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Hi Manager Tools,

Do you have any advice about managing a project when you don't have the title of 'manager/boss' to back you up? In other words, if your boss has given you a project which involves managing your peers, what's the most effective way to get good work from everyone?

I have been managing a larg-ish project for the last 5 weeks, since my boss delegated it to me. This morning we delivered it on time (after pulling an all nighter last night). I am very proud of it and feedback from the higher ups has been good. I also managed to pull it of without fighting with any of my peers, which was another objective of mine.

I would like to build on this as It would be at least 2010 before I might have the title/power of a 'boss' and will have to manage my peers many times over the next year. Any tips?

Duncan in Taiwan

ps. I love the podcasts, unfortunately for you, I have not recommended them to anyone as I want to keep them all for myself...

tlhausmann's picture

Keep doing what you are doing. Piling up successful projects by influencing and coordinating others. Management is not about power.

Also, you expand your influence by sharing information...you are making a mistake by not building up the capabilities of the people around you. Tell them about Manager Tools!

stephenbooth_uk's picture

There are 3 types of power:

* Role
* Relationship
* Reputation/Expertise

Role power is being the boss who can tell people what to do and they'd better do it or face the consequences. It's the big neon sign on your forehead that you cannot see but flashes to all your directs the message "I AM YOU BOSS AND COULD FIRE YOU." That's the one you don't have. Role power is all external,it's what the company gives you, and is quickest to develop (if you're made the boss then you have it from day one).

Relationship power is people wanting to do things for you. It's the history you have with them, the network activity, that makes them like and respect you, it's also about you having done things for them in the past (although you're not keeping score of course). That's something you may have and can build. Relationship power is largely internal, you have to build relationships which takes time, and is based around communication and you doing things.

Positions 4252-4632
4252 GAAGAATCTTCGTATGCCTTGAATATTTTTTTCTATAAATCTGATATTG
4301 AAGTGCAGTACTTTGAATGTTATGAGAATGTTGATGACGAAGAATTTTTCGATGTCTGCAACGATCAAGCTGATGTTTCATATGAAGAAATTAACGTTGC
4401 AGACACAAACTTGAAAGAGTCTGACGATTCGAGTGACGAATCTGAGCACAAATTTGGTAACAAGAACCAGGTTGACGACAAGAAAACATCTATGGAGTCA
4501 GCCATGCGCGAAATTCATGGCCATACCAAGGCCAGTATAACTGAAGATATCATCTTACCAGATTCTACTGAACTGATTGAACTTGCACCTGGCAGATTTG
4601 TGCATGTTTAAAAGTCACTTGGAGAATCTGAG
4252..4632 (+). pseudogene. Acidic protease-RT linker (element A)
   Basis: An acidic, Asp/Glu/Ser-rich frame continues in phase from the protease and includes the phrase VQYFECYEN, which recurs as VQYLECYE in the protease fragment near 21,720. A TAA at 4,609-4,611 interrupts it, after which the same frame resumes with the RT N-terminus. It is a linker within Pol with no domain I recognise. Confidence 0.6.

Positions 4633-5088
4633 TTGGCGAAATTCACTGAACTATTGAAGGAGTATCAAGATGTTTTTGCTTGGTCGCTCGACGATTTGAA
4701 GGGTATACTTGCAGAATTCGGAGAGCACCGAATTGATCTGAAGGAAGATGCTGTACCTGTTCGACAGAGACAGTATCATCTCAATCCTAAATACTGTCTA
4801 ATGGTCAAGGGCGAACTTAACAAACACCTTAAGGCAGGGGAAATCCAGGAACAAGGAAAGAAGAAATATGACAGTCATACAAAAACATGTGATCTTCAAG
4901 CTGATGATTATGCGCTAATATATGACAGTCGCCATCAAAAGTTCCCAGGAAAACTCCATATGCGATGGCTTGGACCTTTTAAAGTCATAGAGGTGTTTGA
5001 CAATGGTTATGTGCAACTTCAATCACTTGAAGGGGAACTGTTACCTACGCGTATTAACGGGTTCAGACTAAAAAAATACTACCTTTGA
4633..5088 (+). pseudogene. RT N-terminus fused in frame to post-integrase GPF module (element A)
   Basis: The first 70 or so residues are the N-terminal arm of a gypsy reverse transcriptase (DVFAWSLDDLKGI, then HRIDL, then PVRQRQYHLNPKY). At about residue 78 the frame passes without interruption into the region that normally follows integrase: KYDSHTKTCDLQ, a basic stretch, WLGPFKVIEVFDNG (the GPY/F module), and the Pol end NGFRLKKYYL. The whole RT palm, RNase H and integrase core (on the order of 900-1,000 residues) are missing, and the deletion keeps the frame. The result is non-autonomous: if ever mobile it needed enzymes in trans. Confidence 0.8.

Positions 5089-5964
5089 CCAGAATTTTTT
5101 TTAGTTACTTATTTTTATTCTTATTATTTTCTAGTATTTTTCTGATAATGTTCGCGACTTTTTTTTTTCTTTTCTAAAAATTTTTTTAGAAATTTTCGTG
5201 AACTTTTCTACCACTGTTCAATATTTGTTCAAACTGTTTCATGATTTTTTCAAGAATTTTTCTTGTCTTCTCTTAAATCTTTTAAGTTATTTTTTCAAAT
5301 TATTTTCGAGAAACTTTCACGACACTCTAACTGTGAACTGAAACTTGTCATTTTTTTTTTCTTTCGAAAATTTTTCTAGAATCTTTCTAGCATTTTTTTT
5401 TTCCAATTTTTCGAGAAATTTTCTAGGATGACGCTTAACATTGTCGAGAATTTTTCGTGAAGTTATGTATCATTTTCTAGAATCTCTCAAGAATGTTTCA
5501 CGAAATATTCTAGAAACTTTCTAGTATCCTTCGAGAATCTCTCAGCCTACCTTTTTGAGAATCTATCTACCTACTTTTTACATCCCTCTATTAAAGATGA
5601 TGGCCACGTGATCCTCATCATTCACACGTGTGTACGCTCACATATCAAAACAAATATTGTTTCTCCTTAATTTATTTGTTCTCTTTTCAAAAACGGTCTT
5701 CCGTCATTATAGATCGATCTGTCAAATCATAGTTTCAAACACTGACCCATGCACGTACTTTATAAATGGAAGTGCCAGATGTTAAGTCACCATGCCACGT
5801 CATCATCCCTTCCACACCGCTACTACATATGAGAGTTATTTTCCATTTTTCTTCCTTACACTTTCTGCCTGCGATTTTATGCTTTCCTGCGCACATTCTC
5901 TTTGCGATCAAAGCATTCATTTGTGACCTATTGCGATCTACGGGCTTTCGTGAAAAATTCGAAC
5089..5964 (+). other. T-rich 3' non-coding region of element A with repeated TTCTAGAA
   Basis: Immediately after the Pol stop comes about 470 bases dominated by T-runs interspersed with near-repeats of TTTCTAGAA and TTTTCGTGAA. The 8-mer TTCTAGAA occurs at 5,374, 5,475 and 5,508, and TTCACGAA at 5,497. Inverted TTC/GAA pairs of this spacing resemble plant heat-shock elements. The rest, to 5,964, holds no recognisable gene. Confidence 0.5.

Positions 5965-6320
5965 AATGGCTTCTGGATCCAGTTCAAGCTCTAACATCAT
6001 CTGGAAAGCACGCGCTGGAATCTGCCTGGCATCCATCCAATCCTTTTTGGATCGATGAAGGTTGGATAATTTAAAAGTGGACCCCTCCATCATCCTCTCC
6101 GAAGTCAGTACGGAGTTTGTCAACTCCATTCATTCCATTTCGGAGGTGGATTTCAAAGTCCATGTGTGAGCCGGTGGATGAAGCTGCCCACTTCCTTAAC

Reputation/Expertise power is people believing that if you ask them to do something it's the right thing to do. It's the history of good calls made by you and means people respect your decisions and think that you're the one who knows what needs to be done and if they do what you say then things will be better than if they don't. That's something you may have and can build. Reputation power is partly internal and partly external, you have to do things well but others also need to recognise this, and based around successes and achievements so it's slow to build.

I think your best bet for now would be to celebrate the success you've had. Lavish praise and affirming peer feedback on the people involved and make sure as many people as possible up,down and across the organisation know what the team achieved. Build relationships where you can both with your peers and with other teams, listen to the podcasts about relationship building. In particular listen to the podcasts about the DiSC model then apply the lessons to the people around you so that you're communicating with them in the most effective way.

Stephen

HMac's picture

Duncan: Job well Done!

I hope you celebrated with your peers and acknowledged their parts in making the outcome successful. I hope you explained - in writing - to your boss how each person specifically contributed to the succees.

Here's an acid test: Would they do it again? If so, you're in great shape.

And here's a tip: You didn't "manage your peers." You managed THE WORK. And your peers collaborated with you to get the project done. At first glance this may seem like a semantic difference, but it's a lot more than that. Here's why: